ARAB 337
Soundscapes of Arabic Literature: Listening to Text and Society Spring 2022
Division I

Class Details

In recent years, scholars of the Arab world have paid increasing attention to the ways in which sound and sonic sources can add new depth to our understanding of the region. While much research has drawn on audio recordings, this course explores sounds, songs, noises, and silence through literature to develop a multi-sensory examination of the modern Arab world. We will listen to sounds of the past and present through novels, short stories, poems, and other texts (in translation), discussing how a consideration of the aural environment can shift the way we read both literature and history. Interdisciplinary in scope, this course introduces students to scholarly approaches in literary studies, anthropology, ethnomusicology, and the emerging field of sound studies. Units in this course are organized thematically rather than by country. We begin with an introduction to sound studies, then move on to reading literary texts from the Arab world and secondary scholarly studies to consider topics ranging from the sounds of quotidian street life to those of conflict in war. Students will learn to use the soundscape as a methodological tool through classroom discussions and weekly reading and writing assignments. Knowledge of the Arabic language is not required.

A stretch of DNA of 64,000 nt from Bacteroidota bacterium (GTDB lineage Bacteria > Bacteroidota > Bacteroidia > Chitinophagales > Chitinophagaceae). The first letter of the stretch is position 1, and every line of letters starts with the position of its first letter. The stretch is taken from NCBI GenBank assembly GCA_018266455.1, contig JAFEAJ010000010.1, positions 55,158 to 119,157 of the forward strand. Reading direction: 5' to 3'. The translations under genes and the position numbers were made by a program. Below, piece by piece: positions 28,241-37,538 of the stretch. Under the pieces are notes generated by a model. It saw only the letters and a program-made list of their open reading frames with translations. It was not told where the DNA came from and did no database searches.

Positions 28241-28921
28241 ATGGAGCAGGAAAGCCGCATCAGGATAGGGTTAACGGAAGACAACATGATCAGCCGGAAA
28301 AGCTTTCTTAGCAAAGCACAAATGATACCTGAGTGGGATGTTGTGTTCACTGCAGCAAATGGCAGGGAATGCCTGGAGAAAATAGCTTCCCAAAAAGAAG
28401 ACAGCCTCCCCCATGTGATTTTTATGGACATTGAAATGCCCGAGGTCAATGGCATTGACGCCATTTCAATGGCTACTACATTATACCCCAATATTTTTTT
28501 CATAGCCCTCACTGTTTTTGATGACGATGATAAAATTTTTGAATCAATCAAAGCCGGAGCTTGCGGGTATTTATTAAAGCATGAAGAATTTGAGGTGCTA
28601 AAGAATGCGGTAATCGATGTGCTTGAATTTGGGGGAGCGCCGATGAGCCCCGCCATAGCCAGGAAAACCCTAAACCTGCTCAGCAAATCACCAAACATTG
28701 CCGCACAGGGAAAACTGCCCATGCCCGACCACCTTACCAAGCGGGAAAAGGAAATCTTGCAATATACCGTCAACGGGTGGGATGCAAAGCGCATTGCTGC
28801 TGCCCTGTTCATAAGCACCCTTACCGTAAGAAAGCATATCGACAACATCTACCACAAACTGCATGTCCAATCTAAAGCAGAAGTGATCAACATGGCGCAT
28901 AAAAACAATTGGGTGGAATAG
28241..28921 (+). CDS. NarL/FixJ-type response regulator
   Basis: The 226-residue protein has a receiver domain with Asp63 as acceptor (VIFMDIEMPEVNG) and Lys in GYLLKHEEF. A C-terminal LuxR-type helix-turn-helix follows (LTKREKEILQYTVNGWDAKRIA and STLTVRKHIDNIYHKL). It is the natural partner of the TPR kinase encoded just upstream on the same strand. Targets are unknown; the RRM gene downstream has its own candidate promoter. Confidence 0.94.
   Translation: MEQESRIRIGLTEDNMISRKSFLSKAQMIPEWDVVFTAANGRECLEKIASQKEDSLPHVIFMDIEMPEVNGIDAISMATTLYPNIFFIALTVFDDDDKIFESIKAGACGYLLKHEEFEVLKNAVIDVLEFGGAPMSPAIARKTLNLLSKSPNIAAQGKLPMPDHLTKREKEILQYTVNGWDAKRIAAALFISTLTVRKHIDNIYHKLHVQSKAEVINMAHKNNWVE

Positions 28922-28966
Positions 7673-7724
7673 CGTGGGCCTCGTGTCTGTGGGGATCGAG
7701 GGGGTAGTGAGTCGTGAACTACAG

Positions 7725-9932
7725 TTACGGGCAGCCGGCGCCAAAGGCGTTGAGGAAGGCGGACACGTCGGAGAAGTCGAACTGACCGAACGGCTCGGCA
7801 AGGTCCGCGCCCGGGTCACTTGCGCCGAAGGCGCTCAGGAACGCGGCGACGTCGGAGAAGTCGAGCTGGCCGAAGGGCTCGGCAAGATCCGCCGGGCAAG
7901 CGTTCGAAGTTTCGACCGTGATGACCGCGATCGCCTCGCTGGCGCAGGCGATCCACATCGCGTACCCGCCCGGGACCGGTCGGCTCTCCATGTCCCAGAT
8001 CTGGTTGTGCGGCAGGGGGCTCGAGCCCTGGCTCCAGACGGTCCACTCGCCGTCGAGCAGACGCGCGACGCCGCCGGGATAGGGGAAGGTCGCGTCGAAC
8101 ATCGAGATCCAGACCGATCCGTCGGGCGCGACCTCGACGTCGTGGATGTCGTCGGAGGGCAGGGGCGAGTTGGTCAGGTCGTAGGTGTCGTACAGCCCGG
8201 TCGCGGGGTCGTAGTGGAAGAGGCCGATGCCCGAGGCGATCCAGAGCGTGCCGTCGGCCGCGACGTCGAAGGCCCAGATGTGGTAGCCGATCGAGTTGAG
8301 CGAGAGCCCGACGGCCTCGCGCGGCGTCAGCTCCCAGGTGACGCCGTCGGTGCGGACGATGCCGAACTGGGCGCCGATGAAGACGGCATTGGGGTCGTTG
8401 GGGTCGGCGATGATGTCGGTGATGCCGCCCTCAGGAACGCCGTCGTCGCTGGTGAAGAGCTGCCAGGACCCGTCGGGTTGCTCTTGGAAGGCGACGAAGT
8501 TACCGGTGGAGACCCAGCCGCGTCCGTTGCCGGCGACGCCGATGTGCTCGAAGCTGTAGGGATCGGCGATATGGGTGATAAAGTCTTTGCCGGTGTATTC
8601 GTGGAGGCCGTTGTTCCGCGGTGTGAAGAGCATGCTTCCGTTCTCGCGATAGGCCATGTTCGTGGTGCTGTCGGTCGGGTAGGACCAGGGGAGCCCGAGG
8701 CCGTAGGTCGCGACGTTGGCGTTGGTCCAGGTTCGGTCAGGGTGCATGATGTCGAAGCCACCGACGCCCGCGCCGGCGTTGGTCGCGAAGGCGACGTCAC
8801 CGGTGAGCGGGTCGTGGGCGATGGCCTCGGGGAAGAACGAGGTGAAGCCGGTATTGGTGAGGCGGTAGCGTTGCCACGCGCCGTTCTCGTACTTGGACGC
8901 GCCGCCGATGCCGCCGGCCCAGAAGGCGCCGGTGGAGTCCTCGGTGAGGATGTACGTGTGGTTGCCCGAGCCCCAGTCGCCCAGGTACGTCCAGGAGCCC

The Class: Format: seminar
Limit: 19
Expected: 10
Class#: 3885
Grading: yes pass/fail option, yes fifth course option
Requirements/Evaluation: In-class participation, weekly short essays (2 pages), midterm project, and a final paper (12 pages).
Prerequisites: No prerequisites.
Enrollment Preferences: Comparative Literature, Arabic Studies and Music majors
Distributions: Division I

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